The accident of ownership issues a market. Last year’s seed
sprouts from a silo padlock. The problem of objects in the
garden becomes not what they are, beneath their watery
surfaces, but who husbands them. They tell me a tree has
nothing to have; meanwhile I labor under the shade of
reciprocity. Trim, mow, own. I imagine the world exactly as
it is, then heaven as a grid overlaying it. Sin of commission instead.
The garden follows its law of ornamentation; I follow a
horticulture of logic. Purple stains all over my book. Dipping
my thumb in a bowl, I write through the berry: loss is always
inaugural. Crows hop around the garden, and I imagine
sleeping in the earth until they die. Is it elegy or augury? I
can’t quite read my own sentence. Is the garden dying or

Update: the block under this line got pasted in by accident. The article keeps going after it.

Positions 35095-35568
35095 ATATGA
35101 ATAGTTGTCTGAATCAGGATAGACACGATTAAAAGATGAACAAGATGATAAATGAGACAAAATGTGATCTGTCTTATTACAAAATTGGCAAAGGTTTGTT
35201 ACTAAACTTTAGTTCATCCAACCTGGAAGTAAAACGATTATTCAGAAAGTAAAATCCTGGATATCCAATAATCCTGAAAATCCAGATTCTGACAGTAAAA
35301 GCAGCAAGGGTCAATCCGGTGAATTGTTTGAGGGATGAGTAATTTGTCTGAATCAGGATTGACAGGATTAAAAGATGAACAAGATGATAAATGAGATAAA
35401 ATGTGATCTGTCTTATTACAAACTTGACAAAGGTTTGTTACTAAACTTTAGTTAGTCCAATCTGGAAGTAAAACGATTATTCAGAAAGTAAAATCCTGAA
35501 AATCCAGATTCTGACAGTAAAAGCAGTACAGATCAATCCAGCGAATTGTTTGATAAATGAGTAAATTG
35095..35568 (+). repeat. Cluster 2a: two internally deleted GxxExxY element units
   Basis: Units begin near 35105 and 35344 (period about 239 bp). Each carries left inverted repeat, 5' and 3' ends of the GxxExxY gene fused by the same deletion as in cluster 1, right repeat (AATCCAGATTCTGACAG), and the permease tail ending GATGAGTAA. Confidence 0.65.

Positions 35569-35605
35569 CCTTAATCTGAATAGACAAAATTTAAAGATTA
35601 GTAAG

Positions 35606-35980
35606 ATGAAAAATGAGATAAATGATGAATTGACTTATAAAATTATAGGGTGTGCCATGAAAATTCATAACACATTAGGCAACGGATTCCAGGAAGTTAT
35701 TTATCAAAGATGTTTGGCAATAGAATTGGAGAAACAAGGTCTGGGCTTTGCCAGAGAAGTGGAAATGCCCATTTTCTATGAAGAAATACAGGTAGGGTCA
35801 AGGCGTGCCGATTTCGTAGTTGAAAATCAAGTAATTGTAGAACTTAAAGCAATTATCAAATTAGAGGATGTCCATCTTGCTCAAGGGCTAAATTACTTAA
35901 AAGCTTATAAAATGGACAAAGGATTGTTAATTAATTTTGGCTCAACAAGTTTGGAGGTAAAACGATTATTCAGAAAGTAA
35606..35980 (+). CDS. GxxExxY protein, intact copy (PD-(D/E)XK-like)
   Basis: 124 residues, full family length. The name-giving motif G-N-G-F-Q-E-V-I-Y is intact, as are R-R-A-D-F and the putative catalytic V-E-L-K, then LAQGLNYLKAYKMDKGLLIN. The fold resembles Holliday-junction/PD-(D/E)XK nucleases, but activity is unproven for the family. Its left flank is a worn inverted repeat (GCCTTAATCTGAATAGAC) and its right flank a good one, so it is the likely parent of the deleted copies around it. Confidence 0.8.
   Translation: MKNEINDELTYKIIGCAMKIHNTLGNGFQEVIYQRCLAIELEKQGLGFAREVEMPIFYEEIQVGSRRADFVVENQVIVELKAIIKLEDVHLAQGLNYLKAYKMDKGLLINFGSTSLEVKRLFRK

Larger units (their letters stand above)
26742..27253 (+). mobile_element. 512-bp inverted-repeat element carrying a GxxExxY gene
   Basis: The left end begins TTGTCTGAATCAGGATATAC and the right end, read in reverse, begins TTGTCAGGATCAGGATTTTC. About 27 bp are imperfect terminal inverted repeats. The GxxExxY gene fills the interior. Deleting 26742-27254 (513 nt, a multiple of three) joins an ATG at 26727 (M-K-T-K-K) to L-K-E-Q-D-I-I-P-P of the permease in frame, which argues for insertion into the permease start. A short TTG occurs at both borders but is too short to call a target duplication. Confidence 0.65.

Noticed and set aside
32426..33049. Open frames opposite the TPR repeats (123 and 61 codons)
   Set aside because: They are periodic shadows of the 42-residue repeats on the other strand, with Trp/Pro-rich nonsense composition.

being born? My writing hand, winter numb, drops out of the
narrative—this is one example of the author’s failure to plot.
Let’s return to the eccentric square. Let’s fall back
and regroup over lunch. You collect purple globes from the
plum tree, and they melt tasteless on my palate. To what
border did you flee, anthocyanin? A fucked-up building?
Madder root, rot of the subject… I forget what I was saying.
Here, economies of grids predominate; here there’s neglect
and weird collapse. I walk on all fours in a cloud of surplus.
I crawl in the interest of the dead.
Lindsey Webb is the author of a chapbook, House (Ghost Proposal, 2020). Her poems have appeared in Denver Quarterly, Chicago Review, jubilat, and Vestiges, among others. She lives in Salt Lake City, where she is a PhD student in Literature and Creative Writing at the University of Utah.